I think if the same can be applied in this scenario, where the first
focus is simply an all-encompassing Ruby programming system, a la
Squeak, things could be more simple. Things like a complex HTML
rendering just would not be needed. Because of the nature of the
entire environment, the editor may not have to be as powerful as VIM
or Emacs or . Another point would be
that while all these GUI components already exist in various
frameworks, none are pure Ruby. A pure Ruby GUI framework would
probably be much simpler and allow for some true innovation, at least
with the Ruby world. It would be easier to play around with UI
concepts in such an environment.

Ryan


#17

On 4/24/06, Robert F. removed_email_address@domain.invalid wrote:

On 4/24/06, Ilmari H. removed_email_address@domain.invalid wrote:

re-implementing GUI widgets is a lot of work.
Take a simple text editing box for instance:
that’s one vim (or emacs) worth of code right there.

I agree it is lots of work but the Editor widget in Inertia is
currently 230 LOC including empty lines. Granted it has only very
basic functionality but getting to a useful state cannot be too hard.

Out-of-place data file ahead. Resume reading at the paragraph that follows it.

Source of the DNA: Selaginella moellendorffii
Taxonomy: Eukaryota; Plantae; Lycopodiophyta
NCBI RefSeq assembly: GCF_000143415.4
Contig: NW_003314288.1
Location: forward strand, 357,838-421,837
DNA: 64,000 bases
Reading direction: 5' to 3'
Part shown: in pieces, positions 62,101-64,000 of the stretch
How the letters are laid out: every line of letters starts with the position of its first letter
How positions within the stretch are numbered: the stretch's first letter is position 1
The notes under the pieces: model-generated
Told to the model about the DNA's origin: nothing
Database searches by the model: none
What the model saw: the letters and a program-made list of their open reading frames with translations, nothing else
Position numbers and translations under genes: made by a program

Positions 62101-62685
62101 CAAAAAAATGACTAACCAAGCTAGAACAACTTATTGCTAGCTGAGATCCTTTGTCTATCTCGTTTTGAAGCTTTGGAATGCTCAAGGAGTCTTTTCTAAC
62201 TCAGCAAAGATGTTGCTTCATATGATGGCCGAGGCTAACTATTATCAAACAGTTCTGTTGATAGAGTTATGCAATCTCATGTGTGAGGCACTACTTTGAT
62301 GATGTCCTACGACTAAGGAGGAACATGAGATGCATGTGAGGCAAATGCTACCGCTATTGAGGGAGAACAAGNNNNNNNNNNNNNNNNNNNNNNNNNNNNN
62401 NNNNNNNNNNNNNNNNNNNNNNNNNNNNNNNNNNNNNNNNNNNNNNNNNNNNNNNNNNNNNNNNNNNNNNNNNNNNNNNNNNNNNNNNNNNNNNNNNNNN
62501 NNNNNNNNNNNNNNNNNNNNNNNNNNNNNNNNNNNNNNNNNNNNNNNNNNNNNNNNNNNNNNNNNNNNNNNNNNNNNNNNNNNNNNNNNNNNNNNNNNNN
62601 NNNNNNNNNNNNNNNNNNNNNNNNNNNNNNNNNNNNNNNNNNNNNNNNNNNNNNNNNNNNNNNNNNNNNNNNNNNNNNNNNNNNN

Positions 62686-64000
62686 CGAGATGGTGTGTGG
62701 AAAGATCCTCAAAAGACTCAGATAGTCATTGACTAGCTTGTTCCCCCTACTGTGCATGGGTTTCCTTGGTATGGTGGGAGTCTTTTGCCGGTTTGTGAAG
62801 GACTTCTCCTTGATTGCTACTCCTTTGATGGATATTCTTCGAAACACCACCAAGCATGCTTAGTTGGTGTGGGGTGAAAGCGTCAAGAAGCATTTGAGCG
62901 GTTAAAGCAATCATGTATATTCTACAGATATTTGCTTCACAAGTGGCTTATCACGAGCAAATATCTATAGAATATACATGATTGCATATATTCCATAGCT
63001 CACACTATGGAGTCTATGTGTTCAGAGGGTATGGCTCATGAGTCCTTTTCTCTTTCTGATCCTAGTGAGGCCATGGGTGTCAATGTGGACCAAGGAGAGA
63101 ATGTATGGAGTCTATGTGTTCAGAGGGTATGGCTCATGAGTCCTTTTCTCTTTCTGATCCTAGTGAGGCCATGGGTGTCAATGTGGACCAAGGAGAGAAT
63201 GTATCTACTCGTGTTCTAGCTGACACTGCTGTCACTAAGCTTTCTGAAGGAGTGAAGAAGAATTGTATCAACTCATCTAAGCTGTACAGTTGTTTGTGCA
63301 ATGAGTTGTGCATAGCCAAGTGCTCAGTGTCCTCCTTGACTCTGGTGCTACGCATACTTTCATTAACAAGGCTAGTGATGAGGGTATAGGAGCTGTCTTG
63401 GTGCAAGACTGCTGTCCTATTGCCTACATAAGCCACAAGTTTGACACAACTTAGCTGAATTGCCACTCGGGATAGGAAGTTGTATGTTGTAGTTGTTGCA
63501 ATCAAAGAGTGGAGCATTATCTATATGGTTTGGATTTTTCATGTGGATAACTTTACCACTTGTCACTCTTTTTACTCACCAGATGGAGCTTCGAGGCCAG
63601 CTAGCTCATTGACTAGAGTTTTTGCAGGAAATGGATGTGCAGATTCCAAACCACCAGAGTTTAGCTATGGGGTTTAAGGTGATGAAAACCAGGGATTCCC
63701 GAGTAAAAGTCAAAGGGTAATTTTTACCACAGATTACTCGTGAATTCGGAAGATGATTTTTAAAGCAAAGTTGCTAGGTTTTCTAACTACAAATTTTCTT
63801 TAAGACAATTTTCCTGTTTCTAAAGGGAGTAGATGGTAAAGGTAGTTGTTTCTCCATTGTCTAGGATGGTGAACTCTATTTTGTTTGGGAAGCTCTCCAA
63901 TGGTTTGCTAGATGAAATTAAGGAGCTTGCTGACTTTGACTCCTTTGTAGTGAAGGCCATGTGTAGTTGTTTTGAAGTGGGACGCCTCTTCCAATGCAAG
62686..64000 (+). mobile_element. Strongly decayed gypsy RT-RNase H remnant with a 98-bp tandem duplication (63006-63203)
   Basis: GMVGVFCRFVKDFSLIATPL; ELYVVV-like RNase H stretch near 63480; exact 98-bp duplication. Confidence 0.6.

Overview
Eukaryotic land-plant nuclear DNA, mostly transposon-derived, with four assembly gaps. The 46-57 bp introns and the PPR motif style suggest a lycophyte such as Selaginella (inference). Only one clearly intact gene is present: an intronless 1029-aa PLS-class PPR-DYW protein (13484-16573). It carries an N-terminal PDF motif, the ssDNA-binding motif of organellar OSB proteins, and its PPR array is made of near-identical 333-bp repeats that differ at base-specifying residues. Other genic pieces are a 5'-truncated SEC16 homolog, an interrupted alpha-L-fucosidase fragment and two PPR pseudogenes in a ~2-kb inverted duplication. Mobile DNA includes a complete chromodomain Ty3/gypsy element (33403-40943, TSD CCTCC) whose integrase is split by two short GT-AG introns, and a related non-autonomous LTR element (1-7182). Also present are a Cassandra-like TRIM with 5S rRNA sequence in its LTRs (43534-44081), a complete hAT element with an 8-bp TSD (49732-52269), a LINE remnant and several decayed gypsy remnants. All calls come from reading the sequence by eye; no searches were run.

A lot could be achieved by making a method call widget that’d
bring up a form for the method’s params:
Right-click/use call-method kb shortcut on a String object,
select gsub, up pops a form with a pattern field,
a (optional) replacement field, and a block editor.
Type in the params and it creates a new String object.

GUIs are programming languages, in a way. So leveraging
the underlying programming language for as much existing
functionality as possible would be really great.

The hard work that remains is: rendering, user preferences,
undo, different text directions, layout, input methods, integrating
all this into a usable GUI, letting other people benefit from it :slight_smile:

It would be a great vehicle for GUI innovation. For apps
where the standard widgets are the way to go maybe this is not the
right framework. But what about LiveUpdatableGraphs etc? Where are
they in standard widget kits? etc…

Yes, for new stuff it’d be great. Just native 3D capability in a gui
toolkit
opens the door for all kinds of nifty things that are not that doable
with
pure 2D drawing (smooth zooming, distortions, lenses, panning a
landscape, perspective, etc.)

Integrating kparts would be a way (
no idea how doable that is though,
ie. how to render a kpart to a texture and
translate input events for it.
)

Sounds interesting. What is kparts?

KDE’s component framework [1]. E.g. KWrite, Kate and KDevelop all
can use the same KTextEditor part for their editing needs instead
of writing their own (and the part can be switched to another too[2].)

I don’t know how they would fit the Self/Morphic/Naked Objects -system,
but they seem to be very mimetype-centric; there’s an image kpart,
video kpart, html kpart. And mimetypes map to classes well.

[1] http://en.wikipedia.org/wiki/KPart
[2] http://www.freenux.org/mirrors/kvim/screenshots.html

Ilmari


#18

On 4/24/06, Ryan L. removed_email_address@domain.invalid wrote:

On 4/24/06, Robert F. removed_email_address@domain.invalid wrote:

I could be a mentor but I don’t really know what it entails. Any